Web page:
As traffic on the Austin greenbelt increases year after year (1), locals and visitors are left wondering what to do about the trash left behind. Residents living near the greenbelt have reached out to the local news stations in the past year about the trash (2,3) but results from this media spotlight are uncertain. Besides physical trash, humans and pets leave other types of waste on the trails, I set out to explore how or if our chemical waste is having an effect on the water of Barton creek.
We have been there, all day drinking at the greenbelt, the sun is high in the sky and there is no bathroom in sight. You head to the water and quietly relieve yourself hoping no one will notice. Or worse, that 8am Rudy’s breakfast taco is hitting a little too hard and you aren’t going to make it back to the car, so you head for the woods for a quiet spot to contemplate becoming vegetarian. (Though I have heard that they also have rockstar poops) Let’s say you also brought your dog along, and they need to relieve themselves as well. You hiked more than a mile to get to this swimming hole, are you going to carry a dog poo all the way back? Austin has a “scoop the poop” education program and a city ordinance against leaving poop. Upon our visit we witnessed 16 un-scooped poops directly on the trail, 8 were already bagged and 8 were not. Why am I even writing about 16 poops on more than a mile hike one way? This was a surprisingly high amount of waste for a very low traffic time, the water level is extremely low and it was a weekday. Secondly, most of the poops were within the first 1000ft of trail, the closest you will ever be to a trash can on the whole hike. The bagged poops were often lower down the trail, assuming people meant to come back and get it and forgot. Let’s dive into some of the city water data to further explore.
The first question on everyone’s mind is “Is there really poop in the greenbelt water” The answer to that is yes, there is E.coli bacteria in the greenbelt water. The real question you should be asking is how much is there? E.coli is measured in surface water as MPN/100ml or Most Probable Number per 100 milliliters(5). The TCEQ (Texas Commission on environmental quality) allowable E.coli for swimming is 126 MPN/100ml(4,5,6). So what does that mean for greenbelt water? Well Last year in July, the heat of the summer, the MPN for Barton creek upstream of Barton pool was 104 MPN/100ml(7). Throughout the year it varies from a very low of 24 MPN/100ml (winter and early spring), to the max of 104 measured in July(7). Not surprisingly the measurement in July 2017 further upstream, of the most popular swim spots, at Lost Creek Blvd was 73 MPN/100ml(7). The measurement is below the TCEQ recommended limits at the time of testing, and the bacteria levels are higher downstream of popular swimming areas. The water is safe to swim in, but no one out there is recommending that you drink it.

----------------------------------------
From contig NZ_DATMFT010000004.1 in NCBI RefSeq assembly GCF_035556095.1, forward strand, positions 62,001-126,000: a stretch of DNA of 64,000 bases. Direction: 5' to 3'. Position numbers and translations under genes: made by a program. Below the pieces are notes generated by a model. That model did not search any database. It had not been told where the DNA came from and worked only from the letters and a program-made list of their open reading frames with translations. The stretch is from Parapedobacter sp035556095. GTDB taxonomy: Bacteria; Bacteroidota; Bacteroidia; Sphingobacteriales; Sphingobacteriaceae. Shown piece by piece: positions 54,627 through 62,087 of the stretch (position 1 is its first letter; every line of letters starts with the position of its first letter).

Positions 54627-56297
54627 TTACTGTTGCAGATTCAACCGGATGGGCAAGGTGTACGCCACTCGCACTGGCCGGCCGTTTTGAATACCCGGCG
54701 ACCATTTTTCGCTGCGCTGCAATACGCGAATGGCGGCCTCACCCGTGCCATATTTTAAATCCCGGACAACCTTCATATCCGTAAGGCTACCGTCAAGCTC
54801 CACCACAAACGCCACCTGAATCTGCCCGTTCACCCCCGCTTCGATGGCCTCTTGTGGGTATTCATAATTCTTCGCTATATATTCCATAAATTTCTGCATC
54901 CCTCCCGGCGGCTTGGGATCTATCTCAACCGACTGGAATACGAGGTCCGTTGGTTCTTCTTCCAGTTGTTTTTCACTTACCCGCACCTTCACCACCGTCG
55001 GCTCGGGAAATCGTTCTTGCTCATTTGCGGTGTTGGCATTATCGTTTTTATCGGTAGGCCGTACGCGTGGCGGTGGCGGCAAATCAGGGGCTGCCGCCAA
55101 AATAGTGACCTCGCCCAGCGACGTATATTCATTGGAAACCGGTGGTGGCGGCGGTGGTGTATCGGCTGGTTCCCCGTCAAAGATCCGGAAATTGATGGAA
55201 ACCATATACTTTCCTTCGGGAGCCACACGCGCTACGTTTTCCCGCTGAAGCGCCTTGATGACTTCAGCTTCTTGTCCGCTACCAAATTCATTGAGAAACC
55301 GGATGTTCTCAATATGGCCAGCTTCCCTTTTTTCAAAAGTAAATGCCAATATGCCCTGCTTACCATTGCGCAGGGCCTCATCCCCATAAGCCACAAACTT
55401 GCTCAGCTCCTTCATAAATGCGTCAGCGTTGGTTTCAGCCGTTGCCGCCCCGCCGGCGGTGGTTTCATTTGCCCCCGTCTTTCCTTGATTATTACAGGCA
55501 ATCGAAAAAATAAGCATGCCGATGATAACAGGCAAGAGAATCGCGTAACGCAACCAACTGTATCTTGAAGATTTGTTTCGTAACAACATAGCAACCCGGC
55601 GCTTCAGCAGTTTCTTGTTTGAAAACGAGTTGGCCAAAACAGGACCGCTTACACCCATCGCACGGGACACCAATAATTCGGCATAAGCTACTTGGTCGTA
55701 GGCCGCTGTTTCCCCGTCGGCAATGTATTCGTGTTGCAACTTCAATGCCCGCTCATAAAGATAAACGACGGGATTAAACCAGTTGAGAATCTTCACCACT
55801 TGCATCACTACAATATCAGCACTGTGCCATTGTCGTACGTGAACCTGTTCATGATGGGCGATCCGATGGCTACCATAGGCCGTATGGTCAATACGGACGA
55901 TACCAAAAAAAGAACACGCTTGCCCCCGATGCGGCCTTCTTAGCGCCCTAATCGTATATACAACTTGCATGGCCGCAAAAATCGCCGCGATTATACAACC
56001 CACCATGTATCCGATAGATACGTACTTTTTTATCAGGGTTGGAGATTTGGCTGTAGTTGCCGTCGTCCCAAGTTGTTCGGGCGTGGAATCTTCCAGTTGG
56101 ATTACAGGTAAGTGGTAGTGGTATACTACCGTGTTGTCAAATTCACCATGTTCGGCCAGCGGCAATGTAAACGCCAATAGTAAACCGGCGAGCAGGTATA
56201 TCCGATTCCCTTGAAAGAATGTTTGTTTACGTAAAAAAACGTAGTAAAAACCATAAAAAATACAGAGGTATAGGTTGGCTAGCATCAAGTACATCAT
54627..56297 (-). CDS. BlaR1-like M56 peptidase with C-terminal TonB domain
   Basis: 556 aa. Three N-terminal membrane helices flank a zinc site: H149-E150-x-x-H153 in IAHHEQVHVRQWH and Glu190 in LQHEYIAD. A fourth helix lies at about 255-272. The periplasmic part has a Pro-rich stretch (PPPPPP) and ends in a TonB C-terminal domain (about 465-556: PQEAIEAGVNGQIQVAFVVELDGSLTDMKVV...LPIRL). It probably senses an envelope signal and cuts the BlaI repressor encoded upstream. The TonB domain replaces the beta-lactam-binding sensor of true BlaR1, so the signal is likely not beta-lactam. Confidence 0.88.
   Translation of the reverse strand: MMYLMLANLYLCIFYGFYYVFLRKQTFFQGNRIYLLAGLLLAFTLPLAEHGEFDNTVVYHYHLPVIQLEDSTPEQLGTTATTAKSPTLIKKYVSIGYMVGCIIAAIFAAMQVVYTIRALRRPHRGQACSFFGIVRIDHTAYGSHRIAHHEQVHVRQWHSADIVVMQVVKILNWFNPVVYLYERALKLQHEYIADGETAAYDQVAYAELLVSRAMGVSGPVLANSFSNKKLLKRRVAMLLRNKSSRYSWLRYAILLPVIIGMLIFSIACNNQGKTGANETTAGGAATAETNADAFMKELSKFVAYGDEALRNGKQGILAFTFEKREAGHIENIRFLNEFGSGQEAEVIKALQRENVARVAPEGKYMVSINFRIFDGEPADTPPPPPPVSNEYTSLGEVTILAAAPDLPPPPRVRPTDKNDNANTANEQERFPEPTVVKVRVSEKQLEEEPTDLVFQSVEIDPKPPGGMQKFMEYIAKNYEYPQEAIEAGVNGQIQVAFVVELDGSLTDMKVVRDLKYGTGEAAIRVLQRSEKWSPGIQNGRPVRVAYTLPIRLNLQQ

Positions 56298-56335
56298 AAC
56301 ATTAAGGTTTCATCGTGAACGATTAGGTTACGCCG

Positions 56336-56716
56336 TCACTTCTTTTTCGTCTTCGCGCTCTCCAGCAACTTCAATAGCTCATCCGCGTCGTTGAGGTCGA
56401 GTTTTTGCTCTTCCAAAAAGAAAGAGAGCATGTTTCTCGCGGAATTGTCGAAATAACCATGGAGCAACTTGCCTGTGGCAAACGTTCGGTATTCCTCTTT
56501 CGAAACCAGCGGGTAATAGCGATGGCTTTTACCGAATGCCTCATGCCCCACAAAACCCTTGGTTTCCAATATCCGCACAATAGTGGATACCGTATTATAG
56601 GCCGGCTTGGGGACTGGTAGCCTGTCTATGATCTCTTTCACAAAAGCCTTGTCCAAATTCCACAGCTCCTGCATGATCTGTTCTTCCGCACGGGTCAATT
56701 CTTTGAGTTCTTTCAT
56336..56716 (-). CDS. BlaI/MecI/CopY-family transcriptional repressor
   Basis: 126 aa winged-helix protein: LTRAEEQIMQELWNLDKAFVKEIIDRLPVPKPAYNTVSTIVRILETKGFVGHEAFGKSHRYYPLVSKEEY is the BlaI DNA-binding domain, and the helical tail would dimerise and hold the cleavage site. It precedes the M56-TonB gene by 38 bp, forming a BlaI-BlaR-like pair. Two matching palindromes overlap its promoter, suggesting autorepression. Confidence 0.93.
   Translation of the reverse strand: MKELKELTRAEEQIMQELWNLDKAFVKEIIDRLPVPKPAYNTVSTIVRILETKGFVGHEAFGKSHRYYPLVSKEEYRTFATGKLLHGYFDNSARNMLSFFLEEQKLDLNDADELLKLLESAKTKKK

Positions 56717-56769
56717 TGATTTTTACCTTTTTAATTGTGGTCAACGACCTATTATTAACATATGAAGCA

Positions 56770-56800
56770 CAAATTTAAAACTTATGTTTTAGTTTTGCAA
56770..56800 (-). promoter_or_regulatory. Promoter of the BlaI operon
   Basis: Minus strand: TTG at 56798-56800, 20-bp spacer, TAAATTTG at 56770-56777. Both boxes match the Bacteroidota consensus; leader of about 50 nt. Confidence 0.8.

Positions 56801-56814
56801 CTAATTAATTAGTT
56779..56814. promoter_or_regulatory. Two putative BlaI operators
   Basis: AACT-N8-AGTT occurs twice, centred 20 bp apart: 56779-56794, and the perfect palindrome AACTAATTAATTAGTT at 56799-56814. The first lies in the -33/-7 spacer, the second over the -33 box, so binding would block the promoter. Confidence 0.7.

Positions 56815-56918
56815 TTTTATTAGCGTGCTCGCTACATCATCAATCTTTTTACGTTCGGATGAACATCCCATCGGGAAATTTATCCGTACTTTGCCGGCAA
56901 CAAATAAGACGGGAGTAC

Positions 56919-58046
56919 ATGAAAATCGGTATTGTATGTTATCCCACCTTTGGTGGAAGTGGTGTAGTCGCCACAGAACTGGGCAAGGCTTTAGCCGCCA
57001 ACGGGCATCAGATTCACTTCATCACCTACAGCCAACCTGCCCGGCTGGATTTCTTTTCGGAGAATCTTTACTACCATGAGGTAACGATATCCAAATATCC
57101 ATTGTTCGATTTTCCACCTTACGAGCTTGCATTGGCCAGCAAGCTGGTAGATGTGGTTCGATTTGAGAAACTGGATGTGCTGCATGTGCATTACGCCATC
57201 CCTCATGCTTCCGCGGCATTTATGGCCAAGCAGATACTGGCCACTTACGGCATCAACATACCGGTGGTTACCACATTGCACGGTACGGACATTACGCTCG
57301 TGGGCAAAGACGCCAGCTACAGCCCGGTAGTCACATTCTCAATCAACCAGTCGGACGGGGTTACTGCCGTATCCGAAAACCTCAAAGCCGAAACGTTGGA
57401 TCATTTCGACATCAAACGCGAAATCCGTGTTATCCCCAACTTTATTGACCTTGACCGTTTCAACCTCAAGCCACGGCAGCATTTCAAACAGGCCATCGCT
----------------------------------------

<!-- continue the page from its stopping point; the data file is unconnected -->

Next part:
What are the impacts of human/pet waste in the water? Just because the bacteria levels are below recommended amounts does not mean that the waste is having no effect. Feces and urine are converted into nutrients that are recycled for plants to use. When the levels of nutrients are high, the levels of plant growth will also be high. This most commonly manifests itself in algal blooms in both freshwater and saltwater(8,9). As the algae die they use up oxygen and long term this can cause oxygen depletion for the fish and other freshwater organisms that use the water.
Dogs are required to be on-leash in public parks unless it is designated as an off leash area. One of the main reasons for this is that you are more likely to see your dog poop if it is right next to you rather than up in the woods chasing a squirrel. The greenbelt has become a unofficial off leash area, do you think it should remain that way?
Sources for this post
1. Protecting our Natural Resources, 2015, Austin Tx, Gov, http://www.austintexas.gov/blog/protecting-our-natural-resources :Accessed 6/18/18
2. McGivern, Kylie, 2017 Trash Piling up on Barton Creek Greenbelt, https://www.kxan.com/news/local/austin/trash-piles-up-on-barton-creek-greenbelt/994768060 :Accessed 6/18/18
3. LeBlanc, Pam, 2018, People are trashing the greenbelt again http://fitness.blog.austin360.com/2018/03/12/people-are-trashing-the-greenbelt-again-and-reddit-users-are-angry/ :Accessed 6/19/18
4. Bacteria in Surface Water, Quality Standards, TAMU http://twri.tamu.edu/docs/education/2012/em114.pdf :Accessed 6/19/18
5. What is a MPN versus CFU, http://www.cascadeanalytical.com/resources-downloads/faqs
6. Three total maximum daily loads for indicator bacteria, 2012 https://www.tceq.texas.gov/assets/public/waterquality/tmdl/85carters/85-CartersCreekTMDL-Adopted.pdf :Accessed 6/19/18
7. City of Austin public water quality data, Updated 2018, https://data.austintexas.gov/Environment/barton_creek_greenbelt_2016_to_2018/mwqh-227b
8. Big, Green and Rough, Cladaphora Algae Blooms, 2015, http://www.austintexas.gov/blog/big-green-and-rough-cladaphora-algae-blooms-austin-creeks Accessed 6/20/18
10. Scoop the poop program, http://www.austintexas.gov/department/scoop-the-poop